The seed speckles the snow like buckshot piled neatly under the branch where we, fingers numbed, tied the little chalet to the lowest limb of the ancient maple. The birds stand staring as the squirrel swings slowly in the breeze.
After all that has happened, after all of the changes tumbling one upon another, after breathing again new air, after ceding fear to hope when I sit down to write it all I have at the end is a small glass of snow in the middle of July.
You came, Harlan, to Rochester somewhere in an endless winter, “Ellison in Tundraland” you said. We all chuckled approvingly.
You said a short prayer climbing into the rusting Opel, sliding on the edge of oblivion, and the approaching snowplow.
You stood, hoarse, smelling of Borkum Riff and English Leather, a tweed jacket over a polo shirt and thinning jeans and told us of the insanity of television, a medium pandering to idiots. We nodded, hoping you would finish before the Star Trek rerun.
We sat in Pat and Sandy’s as you consumed two orders of fries, and a dwindling bowl of ketchup. Later we sat in the Rat, staring at the empty bottles of Boone’s Farm until you took pity and ordered two pitchers. You were our patron saint.
Solzynitsyn was exiled to a cabin in Vermont, staring as the leaves greened and fell under winter. You served your banishment in the land of lost souls, miles from any reality.
First published in The South Carolina Review, Vol. 33, No. 1 (2000)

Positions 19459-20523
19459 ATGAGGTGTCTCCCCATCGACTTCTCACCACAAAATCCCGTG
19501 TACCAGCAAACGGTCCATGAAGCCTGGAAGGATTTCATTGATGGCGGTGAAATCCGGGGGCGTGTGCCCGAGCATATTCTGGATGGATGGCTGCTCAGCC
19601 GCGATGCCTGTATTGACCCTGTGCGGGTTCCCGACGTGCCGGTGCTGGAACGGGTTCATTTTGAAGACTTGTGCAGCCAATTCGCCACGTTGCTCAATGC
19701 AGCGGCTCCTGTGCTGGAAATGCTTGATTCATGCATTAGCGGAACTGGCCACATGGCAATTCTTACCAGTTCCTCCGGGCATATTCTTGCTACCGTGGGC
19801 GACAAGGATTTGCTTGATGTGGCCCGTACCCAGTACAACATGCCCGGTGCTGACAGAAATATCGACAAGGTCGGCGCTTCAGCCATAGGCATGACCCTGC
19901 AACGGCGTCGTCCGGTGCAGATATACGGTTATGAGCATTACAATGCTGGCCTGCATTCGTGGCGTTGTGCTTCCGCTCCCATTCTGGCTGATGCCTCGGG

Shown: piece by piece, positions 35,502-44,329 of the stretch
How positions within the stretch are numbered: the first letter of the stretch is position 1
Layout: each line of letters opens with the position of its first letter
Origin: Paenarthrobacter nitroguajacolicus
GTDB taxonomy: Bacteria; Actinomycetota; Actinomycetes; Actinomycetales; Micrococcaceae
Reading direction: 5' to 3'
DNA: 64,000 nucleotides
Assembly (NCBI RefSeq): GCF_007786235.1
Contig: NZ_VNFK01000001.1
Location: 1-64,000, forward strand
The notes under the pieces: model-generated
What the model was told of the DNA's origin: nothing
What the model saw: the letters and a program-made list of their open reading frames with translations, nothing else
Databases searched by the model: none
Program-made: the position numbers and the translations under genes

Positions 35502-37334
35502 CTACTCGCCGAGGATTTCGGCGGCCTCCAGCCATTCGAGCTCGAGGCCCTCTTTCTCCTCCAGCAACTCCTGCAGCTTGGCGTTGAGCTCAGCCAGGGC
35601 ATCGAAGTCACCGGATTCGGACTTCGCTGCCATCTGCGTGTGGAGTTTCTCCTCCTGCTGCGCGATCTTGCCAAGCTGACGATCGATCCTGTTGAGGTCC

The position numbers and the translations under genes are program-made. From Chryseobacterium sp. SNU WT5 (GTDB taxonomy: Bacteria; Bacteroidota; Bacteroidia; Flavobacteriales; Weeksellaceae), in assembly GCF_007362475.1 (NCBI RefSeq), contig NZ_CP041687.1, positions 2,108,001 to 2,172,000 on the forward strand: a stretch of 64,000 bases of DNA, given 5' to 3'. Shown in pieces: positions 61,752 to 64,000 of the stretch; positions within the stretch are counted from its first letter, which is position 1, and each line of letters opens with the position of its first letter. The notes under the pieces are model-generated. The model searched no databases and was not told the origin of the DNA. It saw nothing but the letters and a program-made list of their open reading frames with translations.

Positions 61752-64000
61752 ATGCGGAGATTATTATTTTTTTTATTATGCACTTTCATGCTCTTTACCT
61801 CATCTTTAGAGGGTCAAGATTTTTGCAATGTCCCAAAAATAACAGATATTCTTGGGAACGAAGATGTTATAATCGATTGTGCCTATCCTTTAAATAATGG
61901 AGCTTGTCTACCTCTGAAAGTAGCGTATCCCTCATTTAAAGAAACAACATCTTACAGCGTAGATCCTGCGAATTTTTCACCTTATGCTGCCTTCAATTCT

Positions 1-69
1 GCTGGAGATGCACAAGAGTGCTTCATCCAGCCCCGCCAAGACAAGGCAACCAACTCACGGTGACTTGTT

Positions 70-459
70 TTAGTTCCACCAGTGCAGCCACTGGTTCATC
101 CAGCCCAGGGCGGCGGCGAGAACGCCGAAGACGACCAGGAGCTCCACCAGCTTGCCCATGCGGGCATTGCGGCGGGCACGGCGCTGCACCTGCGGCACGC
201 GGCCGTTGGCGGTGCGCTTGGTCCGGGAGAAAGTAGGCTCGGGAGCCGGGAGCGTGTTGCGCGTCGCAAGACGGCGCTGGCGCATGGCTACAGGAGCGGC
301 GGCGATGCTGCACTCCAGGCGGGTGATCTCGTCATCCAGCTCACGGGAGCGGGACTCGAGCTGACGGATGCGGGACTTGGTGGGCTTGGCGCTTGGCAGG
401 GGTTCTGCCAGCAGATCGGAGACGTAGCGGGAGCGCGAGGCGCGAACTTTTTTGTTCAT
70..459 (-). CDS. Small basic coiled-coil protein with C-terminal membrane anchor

It wasn’t exactly what you wanted, but you probably wouldn’t have been all that upset. It was all about you, but not for you, that comes later, and we know you’ll be pleased. This one was for some of us who needed this to be able to keep going, to keep from looking only back, into the darkness that is our shadow. He said it was a celebration, and it was that, and we put on our best faces, hid our tears as best we could, and as we stood in the cold air in the cemetery, we only wished it over, and when the sun appeared suddenly, we knew you wished that as well, but in your case, it was more likely that you wanted us working on the party we will soon throw for you and that one, too will be for us, but among the things we miss you for, was your willingness, you desire to share.
I want the sky to be that certain crimson tinged with burnt sienna and cinnabar, but today winter is holding sway and the sun sneaks off behind the gray wall from which it only peeked, and left the day one of grayscale where intensity replaced beauty and even the cardinal opted to stay high in the spruce, offering only an occasional glint of red. We come to expect this, it is a season of colorlessness, and the only question is whether we can hold out until spring returns the full pallette and nature takes up brush again.
The moon has gone past full and as waning as I write, it’s slow retreat hopefully taking with it the burden of winter, that we now must measure in feet, the inches having been heaved up, one upon another. Spring will come soon for a taste of it, for spring is an inveterate tease, preferring to appear only long enough to let the melting snows floor around, and to occasionally into our homes, so that we, maps and markets in hand, pause to dream of the summer which we now doubt will ever appear.